Working remotely has become more important than ever in light of the COVID-19 pandemic and It seems the days of 9–5 office hours are over now because COVID-19 pandemic has forced the majority of us to work from home. Social distancing has forced many of us to stay at home for the foreseeable future, therefore working remotely is, for many, no longer an option but a necessity.
By now you have already noticed that your new work setup (i.e. working remotely or from home) is raising new challenges, including the way you protect sensitive data / information. Without the security protections that you enjoy while being in the office, such as whitelisted IP addresses, you’ve become vulnerable to an array of security vulnerabilities.
Information security must therefore be a top priority while working from home during this COVID-19 outbreak. The last thing you need while managing so many other problems is to suffer a data breach.
The best place to start when it comes to staying secure is the GDPR (General Data Protection Regulation).
The Regulation helps organizations understand the security risks they face and the measures they should take to mitigate them. By evaluating your compliance posture, you guarantee that you have considered the ways your systems might be compromised.
So what aspects of the GDPR can help you stay safe during this crisis? Let’s take a look.
Whenever an organization creates a new way of accessing its data, it puts that data at greater risk. Remote working intensifies that risk as it can be hard for the employee and the organization to know when the data is breached, and it will be even harder to identify how it happened.
Organizations should address vulnerabilities to its networks and the physical storage of data.
Most remote workers will, by necessity, have to move data (or devices that can access that data) into public spaces.
That opens up the risk of data being mislaid. Many breaches have occurred from documents being left on trains, USB sticks falling out of someone’s pocket or laptops being stolen.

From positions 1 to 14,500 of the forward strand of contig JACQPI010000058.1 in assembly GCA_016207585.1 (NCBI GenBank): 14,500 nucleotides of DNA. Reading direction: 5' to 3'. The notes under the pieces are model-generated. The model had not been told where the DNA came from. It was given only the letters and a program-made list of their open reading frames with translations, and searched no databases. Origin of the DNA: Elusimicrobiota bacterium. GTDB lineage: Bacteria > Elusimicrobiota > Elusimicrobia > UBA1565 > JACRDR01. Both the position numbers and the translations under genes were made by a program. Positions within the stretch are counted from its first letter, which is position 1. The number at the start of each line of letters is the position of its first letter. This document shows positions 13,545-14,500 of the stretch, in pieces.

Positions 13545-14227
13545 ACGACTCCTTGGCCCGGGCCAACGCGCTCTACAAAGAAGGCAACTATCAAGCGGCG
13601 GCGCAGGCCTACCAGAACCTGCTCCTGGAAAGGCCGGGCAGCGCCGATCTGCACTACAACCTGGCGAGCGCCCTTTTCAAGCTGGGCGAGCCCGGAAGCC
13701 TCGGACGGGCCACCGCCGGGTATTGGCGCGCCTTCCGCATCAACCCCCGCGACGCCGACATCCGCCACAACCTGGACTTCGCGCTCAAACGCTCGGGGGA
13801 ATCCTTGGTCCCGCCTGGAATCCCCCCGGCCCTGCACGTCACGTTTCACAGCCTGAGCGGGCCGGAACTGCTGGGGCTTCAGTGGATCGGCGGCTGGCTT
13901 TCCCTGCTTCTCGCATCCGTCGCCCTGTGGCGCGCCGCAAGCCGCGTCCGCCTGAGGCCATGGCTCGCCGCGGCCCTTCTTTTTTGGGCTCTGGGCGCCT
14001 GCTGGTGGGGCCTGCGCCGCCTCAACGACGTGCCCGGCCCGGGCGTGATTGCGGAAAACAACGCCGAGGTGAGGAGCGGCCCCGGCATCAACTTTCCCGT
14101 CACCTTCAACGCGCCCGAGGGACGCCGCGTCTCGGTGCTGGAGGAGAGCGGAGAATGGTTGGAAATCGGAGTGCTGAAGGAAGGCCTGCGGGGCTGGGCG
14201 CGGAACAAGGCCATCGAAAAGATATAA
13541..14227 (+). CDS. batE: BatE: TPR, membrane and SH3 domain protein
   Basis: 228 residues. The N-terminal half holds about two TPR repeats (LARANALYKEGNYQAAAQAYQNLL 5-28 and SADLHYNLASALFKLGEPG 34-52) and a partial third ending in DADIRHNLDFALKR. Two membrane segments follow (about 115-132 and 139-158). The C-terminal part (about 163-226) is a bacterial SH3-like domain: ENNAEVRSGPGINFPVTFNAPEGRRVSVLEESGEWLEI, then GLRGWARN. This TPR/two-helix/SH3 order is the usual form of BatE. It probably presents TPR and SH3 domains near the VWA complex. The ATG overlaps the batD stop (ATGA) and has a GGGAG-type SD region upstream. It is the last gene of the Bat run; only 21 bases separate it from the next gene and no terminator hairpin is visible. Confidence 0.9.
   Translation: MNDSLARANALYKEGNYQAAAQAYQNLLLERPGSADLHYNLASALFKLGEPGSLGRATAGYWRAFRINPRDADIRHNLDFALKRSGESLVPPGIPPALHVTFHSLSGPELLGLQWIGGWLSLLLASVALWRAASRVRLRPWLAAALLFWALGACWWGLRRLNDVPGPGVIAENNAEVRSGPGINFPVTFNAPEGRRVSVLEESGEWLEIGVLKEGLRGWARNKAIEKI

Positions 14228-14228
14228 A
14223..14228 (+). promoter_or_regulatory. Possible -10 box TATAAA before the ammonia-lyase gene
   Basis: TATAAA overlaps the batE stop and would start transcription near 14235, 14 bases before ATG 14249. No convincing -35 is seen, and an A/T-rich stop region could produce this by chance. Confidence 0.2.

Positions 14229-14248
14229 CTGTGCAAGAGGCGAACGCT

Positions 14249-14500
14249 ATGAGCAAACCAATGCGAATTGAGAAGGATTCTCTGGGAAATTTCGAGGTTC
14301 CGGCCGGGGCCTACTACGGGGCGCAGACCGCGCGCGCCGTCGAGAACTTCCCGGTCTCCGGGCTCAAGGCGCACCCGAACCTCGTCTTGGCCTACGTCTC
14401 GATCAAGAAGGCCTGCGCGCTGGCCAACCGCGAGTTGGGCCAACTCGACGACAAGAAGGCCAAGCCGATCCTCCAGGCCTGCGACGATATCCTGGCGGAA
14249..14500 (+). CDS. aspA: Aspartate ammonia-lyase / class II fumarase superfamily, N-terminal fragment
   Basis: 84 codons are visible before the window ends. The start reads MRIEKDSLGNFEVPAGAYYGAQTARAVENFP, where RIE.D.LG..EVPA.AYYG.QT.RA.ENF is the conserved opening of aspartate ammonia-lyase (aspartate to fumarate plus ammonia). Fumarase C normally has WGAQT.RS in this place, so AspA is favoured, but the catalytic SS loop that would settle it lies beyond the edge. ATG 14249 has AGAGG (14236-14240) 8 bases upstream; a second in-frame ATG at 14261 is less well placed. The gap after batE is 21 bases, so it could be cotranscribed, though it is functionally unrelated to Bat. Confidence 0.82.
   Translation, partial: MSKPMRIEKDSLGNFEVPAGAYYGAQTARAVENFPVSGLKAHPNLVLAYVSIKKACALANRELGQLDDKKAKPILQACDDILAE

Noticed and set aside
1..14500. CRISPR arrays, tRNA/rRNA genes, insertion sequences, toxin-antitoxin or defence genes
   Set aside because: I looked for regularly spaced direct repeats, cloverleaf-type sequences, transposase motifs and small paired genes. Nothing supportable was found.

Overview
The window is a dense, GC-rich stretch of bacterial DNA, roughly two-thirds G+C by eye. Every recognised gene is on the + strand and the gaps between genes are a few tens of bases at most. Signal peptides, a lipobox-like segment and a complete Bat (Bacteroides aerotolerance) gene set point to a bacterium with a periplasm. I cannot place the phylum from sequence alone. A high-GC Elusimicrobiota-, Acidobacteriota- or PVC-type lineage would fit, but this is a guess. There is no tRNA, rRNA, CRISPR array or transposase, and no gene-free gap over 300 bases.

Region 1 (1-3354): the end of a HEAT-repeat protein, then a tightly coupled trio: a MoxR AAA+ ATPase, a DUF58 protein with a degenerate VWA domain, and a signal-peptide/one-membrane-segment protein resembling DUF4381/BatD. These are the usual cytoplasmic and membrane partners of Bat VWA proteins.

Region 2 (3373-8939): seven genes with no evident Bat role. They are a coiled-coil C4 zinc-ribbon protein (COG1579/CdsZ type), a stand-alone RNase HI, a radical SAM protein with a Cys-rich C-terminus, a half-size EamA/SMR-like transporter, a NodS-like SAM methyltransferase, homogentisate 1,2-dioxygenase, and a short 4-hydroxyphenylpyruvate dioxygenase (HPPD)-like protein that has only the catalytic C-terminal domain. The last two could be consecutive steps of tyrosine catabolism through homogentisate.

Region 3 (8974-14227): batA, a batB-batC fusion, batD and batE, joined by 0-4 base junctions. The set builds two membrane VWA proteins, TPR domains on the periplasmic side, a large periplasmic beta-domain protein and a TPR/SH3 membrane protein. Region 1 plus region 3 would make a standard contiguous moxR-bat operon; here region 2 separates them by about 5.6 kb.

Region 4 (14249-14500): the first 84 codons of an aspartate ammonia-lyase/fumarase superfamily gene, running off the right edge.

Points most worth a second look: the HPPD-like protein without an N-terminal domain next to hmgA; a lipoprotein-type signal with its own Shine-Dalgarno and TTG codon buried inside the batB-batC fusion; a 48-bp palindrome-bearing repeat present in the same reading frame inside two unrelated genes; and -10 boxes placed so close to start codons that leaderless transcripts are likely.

Although it’s hard to stop personal data being mislaid (there’s not much an organization can do other than create strict data protection policies), there are ways to mitigate the damage once the data is breached.
Setting strict access rights means that if a criminal gets hold of the employee’s laptop or other work device, they would only be able to view a portion of the company’s personal data.
Organizations also need to protect data that’s held on devices. This can be achieved by encrypting data before it is transferred.
To protect work laptops and devices from misuse, organisations may want to implement softwares to track how employees use the device.
There are plenty of software that can log keystrokes or track mouse movements, but this poses a problem. Remote employees may well keep irregular hours and use their devices for both personal and work reasons, so it’s impossible to differentiate between monitoring an employee’s work and private life. Therefore, there’s no way of monitoring devices without violating your employees’ right to privacy.
Disruption caused by COVID-19 is inevitable, and you have enough to worry about without contending with things like cyber security and compliance issues.
Unfortunately, cyber criminals have sensed an opportunity amid the pandemic, and have launched a spate of attacks exploiting people’s fear and uncertainty.
It is therefore more important than ever to make sure your organization is capable of fending off attacks and preventing data breaches.
To avoid data breaches, organizations and individuals working from home must use an encrypted communication service like Signal. Why Signal…? Because it is the most secure, privacy-centric communication app ever made. It is developed by the Signal Foundation and Signal Messenger LLC. It uses the Internet to send one-to-one and group messages, which can include files, voice notes, images and videos. Signal also supports highly end-to-end encrypted audio & video calls.
Signal is the only major communication app that runs on multiple platforms (iOS, Android, desktop) and steers clear of tracking you and your connections to other people. All the other cross-platform apps track you in one or another way to make money.
Whistleblower and privacy advocate Edward Snowden others use Signal for their day to day communication. This fact alone is enough to make people realize how secure the app is. All communications over Signal are end-to-end encrypted.
#StaySafe #StaySecure #StayPrivateWithSignal